Geoff Sharp is a Commercial Mediator and 2009 LEADR Fellow based in New Zealand (and also author of an award winning blog, mediator blah… blah…), writes on one of the mediator’s core tools - the joint session.
The working premise for this paper is that over the last 3 to 5 years we have seen a move away from mediators doing their work in joint session with all the mediation parties together at the table towards the process becoming dominated by private or caucus sessions where the mediator meets privately with individual parties only. This paper, which is written in the context of mediating the litigated case, will deal with this increasing trend amongst mediators to do away with a joint session and adopt a shuttle mediation model.
This is an especially topical debate amongst mediators with some advocating that a purely caucus model saves time and is what the market now requires. This compares with other mediators resisting the demise of the joint session, saying it is at the heart of what we do and of what mediation is.
The default model for mediation of legal disputes in Australasia has evolved into a daylong meeting structured around openings by the parties, a sometimes lengthy joint session where issues are discussed with the parties usually separating around lunchtime to consider where they go to next. Often there will be a further joint session after lunch with a gradual move to a more future focused approach in the afternoon.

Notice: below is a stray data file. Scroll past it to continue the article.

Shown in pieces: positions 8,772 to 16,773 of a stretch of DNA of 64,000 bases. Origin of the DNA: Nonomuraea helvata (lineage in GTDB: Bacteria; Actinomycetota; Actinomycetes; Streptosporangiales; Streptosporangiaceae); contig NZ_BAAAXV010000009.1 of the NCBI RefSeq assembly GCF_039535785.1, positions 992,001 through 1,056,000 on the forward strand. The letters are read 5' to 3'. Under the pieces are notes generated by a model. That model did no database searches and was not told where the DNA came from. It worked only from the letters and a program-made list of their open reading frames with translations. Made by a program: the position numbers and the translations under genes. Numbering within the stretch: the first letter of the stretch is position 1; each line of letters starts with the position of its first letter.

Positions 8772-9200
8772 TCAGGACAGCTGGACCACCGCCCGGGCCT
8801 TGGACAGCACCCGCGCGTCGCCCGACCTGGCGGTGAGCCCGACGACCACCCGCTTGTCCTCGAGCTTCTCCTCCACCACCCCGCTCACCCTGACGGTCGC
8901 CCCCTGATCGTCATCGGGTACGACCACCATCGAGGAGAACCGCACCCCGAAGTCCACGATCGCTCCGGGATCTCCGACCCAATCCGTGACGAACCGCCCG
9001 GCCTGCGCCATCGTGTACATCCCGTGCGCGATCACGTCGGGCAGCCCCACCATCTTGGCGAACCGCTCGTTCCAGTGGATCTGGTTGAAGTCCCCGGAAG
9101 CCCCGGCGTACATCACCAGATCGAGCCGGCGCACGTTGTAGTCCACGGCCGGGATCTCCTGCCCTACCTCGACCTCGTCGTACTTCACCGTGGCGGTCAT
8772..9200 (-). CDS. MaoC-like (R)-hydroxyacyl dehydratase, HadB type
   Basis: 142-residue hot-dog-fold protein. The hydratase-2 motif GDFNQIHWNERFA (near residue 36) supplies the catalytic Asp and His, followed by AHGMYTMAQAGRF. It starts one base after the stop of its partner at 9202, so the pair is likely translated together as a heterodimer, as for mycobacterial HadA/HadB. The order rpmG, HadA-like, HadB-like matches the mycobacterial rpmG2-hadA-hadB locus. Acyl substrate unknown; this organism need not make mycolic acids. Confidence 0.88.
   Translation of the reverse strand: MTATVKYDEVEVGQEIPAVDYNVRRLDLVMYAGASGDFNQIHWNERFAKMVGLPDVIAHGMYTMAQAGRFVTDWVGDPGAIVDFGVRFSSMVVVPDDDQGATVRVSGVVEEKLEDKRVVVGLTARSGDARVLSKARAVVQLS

In this model the engine room of the mediation is the joint session where issues are explored and where parties drill down into key matters identified in the opening statements as needing debate and dialogue – usually with the mediator facilitating an exchange of party perspectives or sometimes the parties simply staying in a legal frame and claiming the merits of their own position against the demerits of the other. In the mediation of legal disputes we have come to know this as ‘valuing the case’.
While it would be a mistake to claim that there is one right way of mediating and while the debate between the different “schools of mediation” is subsiding, one commentator has suggested that the bright line that historically divided our field is no longer along the facilitative versus evaluative fault line, but now more about a “dialogue based” versus “separation based” rift.